iGPS Announces New Wood Pallet Bacteria Test Results

Rental pallet company iGPS has released results of new wood pallet bacteria testing completed at outdoor locations such as fishing docks and outdoor markets. In a random sampling of such wood pallets in Portland, ME, and Philadelphia, PA, numerous pallets tested positive for Listeria and abnormally high counts of bacteria that could potentially create health hazards for consumers, according to iGPS. The company says that the new data bolster the findings of previous wood pallet testing conducted in the Washington-Baltimore area.

In the new round of tests, iGPS gathered samples and submitted them to an independent scientific laboratory for testing. iGPS videotaped the unsanitary wood pallets in Portland, and is making that video available.

In Portland, five of 30 pallets tested positive for Listeria. Three of the five pallets tested positive for the most serious strain of Listeria, called Listeria monocytogenes, which is the causative agent for Listeriosis. Responsible for approximately 2,500 illnesses and 500 deaths in the United States annually, Listeriosis is the leading cause of death among food borne bacterial pathogens, with fatality rates exceeding even Salmonella and Clostridium botulinum.

The two other pallets testing positive for Listeria carried strains called “Seeligeri/Welshimeri” and “Seeligeri/Ivanouii,” which can be pathogenic for mice and may have been associated with a small handful of illnesses in seriously compromised individuals in the past.

In Philadelphia, 15 of the 30 wood pallets tested by iGPS had abnormally high bacteria counts that exceeded 100,000 colonies or counts/gram. Nearly half (14 of 30) of the wood pallets tested in Maine had bacteria plate counts that exceeded 100,000 counts/gram. High bacteria counts typically are evidence of unsanitary conditions.

“This is an indication of unsanitary surfaces and could potentially create a health hazard for consumers,” said Dr. Peter Kmieck, Director of Kappa Laboratories, Inc., which conducted the independent tests. “It’s clear from the tests we’ve conducted in Philadelphia and Portland, Maine that wooden pallets can harbor a lot of bacteria, and even pathogens, because of wood’s propensity to retain moisture,” Dr. Kmieck said.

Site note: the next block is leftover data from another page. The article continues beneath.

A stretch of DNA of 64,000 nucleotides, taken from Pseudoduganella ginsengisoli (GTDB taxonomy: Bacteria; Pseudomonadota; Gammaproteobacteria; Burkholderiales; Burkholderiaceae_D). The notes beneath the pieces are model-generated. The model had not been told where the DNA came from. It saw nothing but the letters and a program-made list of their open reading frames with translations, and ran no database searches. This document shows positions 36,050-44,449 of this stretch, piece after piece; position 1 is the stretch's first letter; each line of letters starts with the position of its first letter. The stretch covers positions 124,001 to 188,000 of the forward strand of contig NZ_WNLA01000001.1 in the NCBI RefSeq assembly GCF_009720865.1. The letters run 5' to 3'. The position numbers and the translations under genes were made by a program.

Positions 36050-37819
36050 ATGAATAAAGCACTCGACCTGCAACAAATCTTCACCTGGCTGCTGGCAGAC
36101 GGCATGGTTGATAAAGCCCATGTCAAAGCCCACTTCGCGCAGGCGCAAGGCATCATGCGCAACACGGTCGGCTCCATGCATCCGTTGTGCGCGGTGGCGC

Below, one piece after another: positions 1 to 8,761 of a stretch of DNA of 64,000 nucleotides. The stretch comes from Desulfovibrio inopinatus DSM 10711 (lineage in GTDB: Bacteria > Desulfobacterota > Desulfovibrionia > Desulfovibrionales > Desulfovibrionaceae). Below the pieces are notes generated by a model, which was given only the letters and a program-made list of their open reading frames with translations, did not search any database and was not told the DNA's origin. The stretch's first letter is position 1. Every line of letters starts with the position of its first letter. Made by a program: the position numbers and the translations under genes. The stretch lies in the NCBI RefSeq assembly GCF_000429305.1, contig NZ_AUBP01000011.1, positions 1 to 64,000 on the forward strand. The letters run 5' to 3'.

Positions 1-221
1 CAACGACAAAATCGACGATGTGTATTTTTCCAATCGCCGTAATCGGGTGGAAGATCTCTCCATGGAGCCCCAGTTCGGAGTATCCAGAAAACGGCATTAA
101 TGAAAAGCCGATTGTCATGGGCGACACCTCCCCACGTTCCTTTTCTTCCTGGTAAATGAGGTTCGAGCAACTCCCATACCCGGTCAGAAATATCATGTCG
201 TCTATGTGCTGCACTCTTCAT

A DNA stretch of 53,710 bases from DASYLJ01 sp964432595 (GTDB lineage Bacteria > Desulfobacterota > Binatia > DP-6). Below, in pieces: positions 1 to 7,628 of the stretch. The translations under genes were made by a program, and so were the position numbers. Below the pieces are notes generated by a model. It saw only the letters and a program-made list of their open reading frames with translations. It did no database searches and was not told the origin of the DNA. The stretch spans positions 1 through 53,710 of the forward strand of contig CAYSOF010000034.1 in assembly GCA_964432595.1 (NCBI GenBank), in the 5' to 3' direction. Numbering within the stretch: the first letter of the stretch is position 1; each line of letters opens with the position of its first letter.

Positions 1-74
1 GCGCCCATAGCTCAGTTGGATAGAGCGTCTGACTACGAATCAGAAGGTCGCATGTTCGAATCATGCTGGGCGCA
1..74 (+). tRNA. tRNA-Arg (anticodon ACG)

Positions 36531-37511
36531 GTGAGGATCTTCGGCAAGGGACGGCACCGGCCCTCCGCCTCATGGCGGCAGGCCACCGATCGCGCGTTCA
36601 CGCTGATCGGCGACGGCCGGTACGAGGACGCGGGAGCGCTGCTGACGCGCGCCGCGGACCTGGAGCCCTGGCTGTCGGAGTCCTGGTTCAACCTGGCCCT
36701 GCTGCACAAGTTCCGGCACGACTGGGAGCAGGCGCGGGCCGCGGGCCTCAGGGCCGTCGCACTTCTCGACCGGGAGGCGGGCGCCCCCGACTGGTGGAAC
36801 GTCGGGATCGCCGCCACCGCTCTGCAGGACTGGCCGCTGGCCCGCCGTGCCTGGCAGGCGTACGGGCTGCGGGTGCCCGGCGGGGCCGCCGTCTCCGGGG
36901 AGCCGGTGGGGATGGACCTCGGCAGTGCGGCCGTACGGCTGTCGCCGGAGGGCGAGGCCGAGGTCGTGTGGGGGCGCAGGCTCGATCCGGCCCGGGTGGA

iGPS commissioned the new round of tests after submitting a limited random sampling of wood pallets gathered in the Washington-Baltimore area to another independent scientific laboratory for testing. The lab, Environmental Systems Service in Bedford, VA, found Salmonella, E. coli, Listeria or extremely high bacteria counts – as much as 6.8 million spores per gram – in more than one-third of the wood pallets tested.

“This is an indication of unsanitary surfaces and could potentially create a health hazard for consumers,” said Dr. Peter Kmieck, Director of Kappa Laboratories, Inc., which conducted the independent tests. “It’s clear from the tests we’ve conducted in Philadelphia and Portland, Maine that wooden pallets can harbor a lot of bacteria, and even pathogens, because of wood’s propensity to retain moisture,” Dr. Kmieck said.

Bob Moore, Chairman and CEO, iGPS, once again called upon FDA to intercede. “There is a growing body of evidence that wood pallets pose unacceptable risks to our nation’s food supply. We are sharing the data from these tests with the FDA and are once again asking the agency to conduct a comprehensive investigation and adopt appropriate measures to mitigate the risks presented by wood pallets,” he said.

To put some balance to the iGPS announcement, critics of the first iGPS study noted that as tertiary packaging, wood pallets do not come into contact with food products. Generally speaking, research on the topic of wood packaging and the harboring of bacteria has been found to be mixed, and inconclusive. Click here to read research by the Swedish wood industry. Ultimately, it suggests, sanitary handling practices are more important than whether a reusable container is plastic or wood.